Book Review: The Hunger Games Series

Author: Suzanne Collins

Genre: YA science-fiction, fantasy
Published: July 1st 2010
Publisher: Scholastic Inc
Source: Purchased Series

Goodreads Summary:

The Hunger Games – Could you survive on your own, in the wild, with everyone out to make sure you don’t live to see the morning?

In the ruins of a place once known as North America lies the nation of Panem, a shining Capitol surrounded by twelve outlying districts. The Capitol is harsh and cruel and keeps the districts in line by forcing them all to send one boy and one girl between the ages of twelve and eighteen to participate in the annual Hunger Games, a fight to the death on live TV. Sixteen-year-old Katniss Everdeen, who lives alone with her mother and younger sister, regards it as a death sentence when she is forced to represent her district in the Games. But Katniss has been close to dead before-and survival.

Catching Fire – Against all odds, Katniss has won the Hunger Games. She and fellow District 12 tribute Peeta Mellark are miraculously still alive. Katniss should be relieved, happy even. After all, she has returned to her family and longtime friend, Gale. Yet nothing is the way Katniss wishes it to be. Gale holds her at an icy distance. Peeta has turned his back on her completely. And there are whispers of a rebellion against the Capitol – a rebellion that Katniss and Peeta may have helped create.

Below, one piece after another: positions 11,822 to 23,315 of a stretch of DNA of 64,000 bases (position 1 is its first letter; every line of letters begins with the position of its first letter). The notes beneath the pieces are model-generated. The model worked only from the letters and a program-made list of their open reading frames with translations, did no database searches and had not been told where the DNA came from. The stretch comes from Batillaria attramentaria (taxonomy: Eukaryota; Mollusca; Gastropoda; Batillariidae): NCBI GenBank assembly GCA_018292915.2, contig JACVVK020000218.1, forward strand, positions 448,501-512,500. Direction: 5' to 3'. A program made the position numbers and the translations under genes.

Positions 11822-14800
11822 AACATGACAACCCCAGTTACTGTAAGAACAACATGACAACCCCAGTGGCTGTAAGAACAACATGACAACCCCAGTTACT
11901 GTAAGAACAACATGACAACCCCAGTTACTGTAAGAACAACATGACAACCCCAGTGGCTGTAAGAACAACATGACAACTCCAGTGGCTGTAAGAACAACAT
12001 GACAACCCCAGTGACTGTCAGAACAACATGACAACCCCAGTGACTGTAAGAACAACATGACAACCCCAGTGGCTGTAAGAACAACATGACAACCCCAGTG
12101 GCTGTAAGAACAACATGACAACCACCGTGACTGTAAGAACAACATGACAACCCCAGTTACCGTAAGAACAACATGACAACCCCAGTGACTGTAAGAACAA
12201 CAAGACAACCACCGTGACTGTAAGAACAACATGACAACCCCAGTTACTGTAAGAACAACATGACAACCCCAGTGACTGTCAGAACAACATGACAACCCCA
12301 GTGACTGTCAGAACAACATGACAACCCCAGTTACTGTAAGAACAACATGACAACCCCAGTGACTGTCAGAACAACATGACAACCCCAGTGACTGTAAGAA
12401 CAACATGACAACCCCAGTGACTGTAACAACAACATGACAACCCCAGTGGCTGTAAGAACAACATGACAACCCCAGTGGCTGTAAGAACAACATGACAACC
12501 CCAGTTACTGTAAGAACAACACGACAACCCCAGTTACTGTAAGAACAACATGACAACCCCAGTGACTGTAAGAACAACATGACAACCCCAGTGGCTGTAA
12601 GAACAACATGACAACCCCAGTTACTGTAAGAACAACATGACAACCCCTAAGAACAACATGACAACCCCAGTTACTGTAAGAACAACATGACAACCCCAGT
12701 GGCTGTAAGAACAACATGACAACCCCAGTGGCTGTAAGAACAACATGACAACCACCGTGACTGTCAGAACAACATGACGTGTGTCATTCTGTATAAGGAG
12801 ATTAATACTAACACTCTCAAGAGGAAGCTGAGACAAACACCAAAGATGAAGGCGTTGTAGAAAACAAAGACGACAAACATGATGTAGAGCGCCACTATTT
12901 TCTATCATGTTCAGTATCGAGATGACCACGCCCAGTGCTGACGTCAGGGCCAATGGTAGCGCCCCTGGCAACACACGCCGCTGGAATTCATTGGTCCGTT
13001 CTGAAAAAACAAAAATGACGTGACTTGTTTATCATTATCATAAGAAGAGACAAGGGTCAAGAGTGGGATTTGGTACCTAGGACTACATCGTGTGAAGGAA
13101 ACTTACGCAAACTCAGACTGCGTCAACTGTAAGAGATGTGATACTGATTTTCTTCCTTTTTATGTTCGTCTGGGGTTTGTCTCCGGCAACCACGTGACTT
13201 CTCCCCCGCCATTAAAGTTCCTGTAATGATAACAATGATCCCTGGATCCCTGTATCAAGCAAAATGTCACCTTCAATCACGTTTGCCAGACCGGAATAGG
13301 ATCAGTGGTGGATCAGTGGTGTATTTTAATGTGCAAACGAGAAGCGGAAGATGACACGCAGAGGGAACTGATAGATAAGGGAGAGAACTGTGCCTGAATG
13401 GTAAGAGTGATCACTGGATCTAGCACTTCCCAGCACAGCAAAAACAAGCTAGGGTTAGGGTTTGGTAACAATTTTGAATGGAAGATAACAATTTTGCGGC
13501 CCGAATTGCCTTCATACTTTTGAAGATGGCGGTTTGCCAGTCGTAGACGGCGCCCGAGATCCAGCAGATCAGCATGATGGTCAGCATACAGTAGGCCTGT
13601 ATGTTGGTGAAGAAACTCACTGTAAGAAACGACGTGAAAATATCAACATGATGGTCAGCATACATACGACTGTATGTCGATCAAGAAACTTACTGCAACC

Much to her shock, Katniss has fueled an unrest she’s afraid she cannot stop. And what scares her even more is that she’s not entirely convinced she should try. As time draws near for Katniss and Peeta to visit the districts on the Capitol’s cruel Victory Tour, the stakes are higher than ever. If they can’t prove, without a shadow of a doubt, that they are lost in their love for each other, the consequences will be horrifying.

In Catching Fire, the second novel of the Hunger Games trilogy, Suzanne Collins continues the story of Katniss Everdeen, testing her more than ever before… and surprising readers at every turn.

Mockingjay – Katniss Everdeen, girl on fire, has survived, even though her home has been destroyed. Gale has escaped. Katniss’s family is safe. Peeta has been captured by the Capitol. District 13 really does exist. There are rebels. There are new leaders. A revolution is unfolding.

It is by design that Katniss was rescued from the arena in the cruel and haunting Quarter Quell, and it is by design that she has long been part of the revolution without knowing it. District 13 has come out of the shadows and is plotting to overthrow the Capitol. Everyone, it seems, has had a hand in the carefully laid plains – except Katniss.

The success of the rebellion hinges on Katniss’s willingness to be a pawn, to accept responsibility for countless lives, and to change the course of the future of Panem. To do this, she must put aside her feelings of anger and distrust. She must become the rebels’ Mockingjay – no matter what the personal cost.

Overall Rating of this Series – 3 out of 5 Stars

My Review: